In response to increasing concerns for the status of shark and ray populations world-wide and increasing pressure to ensure Australia’s shark and ray species are effectively managed and conserved, this project synthesised the scattered information, assessed individual species’ status and
Budget expenditure: $199,997.20
Project Status:
Completed
Principal Investigator: Colin Simpfendorfer
Organisation: James Cook University (JCU)
Project start/end date: 31 Jul 2013 - 29 Sep 2015
Contact:
FRDC
TAGS
Population Dynamics

Need

With growing concerns for the status of shark and ray populations world-wide, and increasing pressure to ensure Australia’s 320 species are effectively managed and conserved, there is a need for decision makers in government to have access to comprehensive and accurate information. One of the greatest challenges for the sharks and rays is that more than any other taxa they exist across the spectrum of interests from sustainable fisheries resources to threatened species requiring conservation. Further complicating the assessment and management of these species is the fact that many species ranges extend beyond Australia’s territorial waters, where management is implemented differently and populations may be in very different states. Australia’s abilities both in management of its sharks and rays, and the science that underpins it, are recognised as world-leading. Despite this there remain many challenges that face our sharks and rays, but they may not always be those that are faced by other nations in our region. Currently the available information is fragmentary and difficult to access, and most assessment is focused on only a few species targeted by fisheries. The growing information needs of initiatives such as Shark-Plan 2, CITES, CMS, ESD, WTO and EPBC listing struggle to be met because of the lack of a synthesis of information across this group. Locally relevant information on the status of sharks and rays, and the synthesis of knowledge about them, will thus be critical to addressing the challenges that face this group in Australian waters.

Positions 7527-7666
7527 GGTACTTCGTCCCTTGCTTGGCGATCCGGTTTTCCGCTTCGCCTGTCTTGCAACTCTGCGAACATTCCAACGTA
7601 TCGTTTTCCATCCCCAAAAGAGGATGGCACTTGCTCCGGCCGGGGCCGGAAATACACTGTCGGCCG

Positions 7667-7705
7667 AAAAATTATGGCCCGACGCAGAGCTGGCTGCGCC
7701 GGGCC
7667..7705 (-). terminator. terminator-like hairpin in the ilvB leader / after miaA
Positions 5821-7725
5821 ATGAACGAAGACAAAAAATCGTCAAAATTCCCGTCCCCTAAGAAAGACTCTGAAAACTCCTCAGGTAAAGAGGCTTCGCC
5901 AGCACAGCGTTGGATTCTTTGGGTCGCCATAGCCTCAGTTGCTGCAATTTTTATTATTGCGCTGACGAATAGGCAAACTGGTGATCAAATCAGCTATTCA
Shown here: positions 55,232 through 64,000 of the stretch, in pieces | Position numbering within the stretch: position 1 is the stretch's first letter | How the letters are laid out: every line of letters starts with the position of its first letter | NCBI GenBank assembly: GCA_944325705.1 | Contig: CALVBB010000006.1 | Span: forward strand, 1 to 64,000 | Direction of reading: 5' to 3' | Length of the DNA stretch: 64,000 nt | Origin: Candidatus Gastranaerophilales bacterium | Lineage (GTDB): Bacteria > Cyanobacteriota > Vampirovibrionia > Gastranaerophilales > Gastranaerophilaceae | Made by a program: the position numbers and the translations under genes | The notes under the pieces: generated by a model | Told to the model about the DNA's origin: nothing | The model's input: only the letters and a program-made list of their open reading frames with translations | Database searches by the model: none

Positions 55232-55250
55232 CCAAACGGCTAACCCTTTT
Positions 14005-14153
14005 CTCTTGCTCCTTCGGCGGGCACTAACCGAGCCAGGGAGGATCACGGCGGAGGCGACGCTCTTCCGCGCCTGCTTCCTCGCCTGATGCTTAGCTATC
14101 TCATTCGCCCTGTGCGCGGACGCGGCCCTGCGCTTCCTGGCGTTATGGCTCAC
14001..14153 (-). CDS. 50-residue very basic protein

Objectives

1. To synthesise available information on sharks and rays in Australian waters
2. To produce a report card on the status of Australia’s sharks and rays